Exploring the origin of phosphodiesterase inhibition via proteochemometric modeling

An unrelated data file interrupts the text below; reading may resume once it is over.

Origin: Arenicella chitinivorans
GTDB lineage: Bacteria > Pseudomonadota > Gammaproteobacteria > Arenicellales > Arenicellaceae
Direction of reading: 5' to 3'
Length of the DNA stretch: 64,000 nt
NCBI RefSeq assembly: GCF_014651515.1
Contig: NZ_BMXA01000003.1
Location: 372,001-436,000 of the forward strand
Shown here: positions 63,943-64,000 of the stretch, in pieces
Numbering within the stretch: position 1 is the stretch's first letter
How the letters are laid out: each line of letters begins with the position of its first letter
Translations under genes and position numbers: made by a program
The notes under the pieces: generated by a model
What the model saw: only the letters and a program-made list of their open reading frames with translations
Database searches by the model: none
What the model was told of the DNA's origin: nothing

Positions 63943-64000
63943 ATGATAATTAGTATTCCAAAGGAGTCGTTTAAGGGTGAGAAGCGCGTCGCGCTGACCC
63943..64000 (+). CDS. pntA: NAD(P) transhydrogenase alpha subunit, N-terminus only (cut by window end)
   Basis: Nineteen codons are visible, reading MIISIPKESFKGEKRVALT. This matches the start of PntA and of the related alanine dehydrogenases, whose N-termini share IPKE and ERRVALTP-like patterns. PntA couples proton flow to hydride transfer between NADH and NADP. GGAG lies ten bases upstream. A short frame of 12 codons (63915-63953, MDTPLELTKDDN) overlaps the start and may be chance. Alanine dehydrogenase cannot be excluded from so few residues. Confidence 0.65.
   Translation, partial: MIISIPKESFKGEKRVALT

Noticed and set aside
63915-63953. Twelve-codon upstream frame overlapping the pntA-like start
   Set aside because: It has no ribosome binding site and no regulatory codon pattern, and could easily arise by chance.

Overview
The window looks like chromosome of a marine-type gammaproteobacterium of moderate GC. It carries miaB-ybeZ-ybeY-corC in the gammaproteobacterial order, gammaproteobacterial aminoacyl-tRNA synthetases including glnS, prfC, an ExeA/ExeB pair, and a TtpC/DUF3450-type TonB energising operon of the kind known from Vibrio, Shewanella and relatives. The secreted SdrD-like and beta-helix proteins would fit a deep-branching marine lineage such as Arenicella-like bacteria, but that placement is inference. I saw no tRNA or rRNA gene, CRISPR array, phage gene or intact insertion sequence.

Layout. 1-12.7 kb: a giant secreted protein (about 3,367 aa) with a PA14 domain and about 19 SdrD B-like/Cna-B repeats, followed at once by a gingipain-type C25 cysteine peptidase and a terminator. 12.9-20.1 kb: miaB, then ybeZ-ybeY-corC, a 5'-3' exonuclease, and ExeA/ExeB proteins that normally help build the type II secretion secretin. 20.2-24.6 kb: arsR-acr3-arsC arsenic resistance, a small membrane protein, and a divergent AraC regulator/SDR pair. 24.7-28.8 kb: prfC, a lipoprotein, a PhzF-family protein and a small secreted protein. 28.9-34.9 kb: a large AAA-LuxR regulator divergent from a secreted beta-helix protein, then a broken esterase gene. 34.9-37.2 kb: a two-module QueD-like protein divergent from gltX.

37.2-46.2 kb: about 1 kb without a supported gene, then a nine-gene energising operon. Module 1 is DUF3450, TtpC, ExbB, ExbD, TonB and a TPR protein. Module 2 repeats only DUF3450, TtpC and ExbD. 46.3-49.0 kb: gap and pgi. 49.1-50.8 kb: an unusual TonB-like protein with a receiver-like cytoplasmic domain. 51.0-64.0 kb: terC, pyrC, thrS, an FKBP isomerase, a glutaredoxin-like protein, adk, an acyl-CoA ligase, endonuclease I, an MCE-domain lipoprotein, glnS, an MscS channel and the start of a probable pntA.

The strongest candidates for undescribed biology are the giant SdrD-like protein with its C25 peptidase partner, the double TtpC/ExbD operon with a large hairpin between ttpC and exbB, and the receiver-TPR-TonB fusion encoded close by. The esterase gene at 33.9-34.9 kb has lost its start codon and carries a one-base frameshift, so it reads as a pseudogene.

The phosphodiesterase (PDE) superfamily, including all PDE families and subfamilies, are often implicated in diverse physiological disorders thereby making their selective inhibition of great necessity. Of the PDE4 family, the subfamilies of PDE4B and PDE4D have attracted attention due to their role in highly critical disorders such as asthma, acrodysostosis, cognition disorder and schizophrenia. Owing to their different levels of involvement in related disorders and within different subcellular compartments, the development of specific subfamily-selective compounds seems pertinent. Since achieving selectivity can be facilitated by considering the information of both compound and protein, thereby calling for proteochemometrics (PCM) to investigate the interaction space and selectivity of different chemical compounds towards different PDE4 isoforms. Several internal and external data sets were applied to validate the predictivity of the PCM model for interpolating on internal compounds as well as extrapolating on newly designed compounds. The Y-scrambling approach was applied to evaluate the possibility of chance correlation. Excellent values of 0.9973, 0.9037 and 0.9742 were observed for the training (R2), internal cross-validation (Q2) and external validation set (Qext2), respectively. Practical utilization of this information was demonstrated via the design of a few novel compounds whereby structural changes to the compound can exert effects on the selectivity against both PDE4B and PDE4D. Our model provided knowledge on the structural features of compounds in order to discriminate the binding of PDE4B and PDE4D, which is valuable for the promising design of selective inhibitors.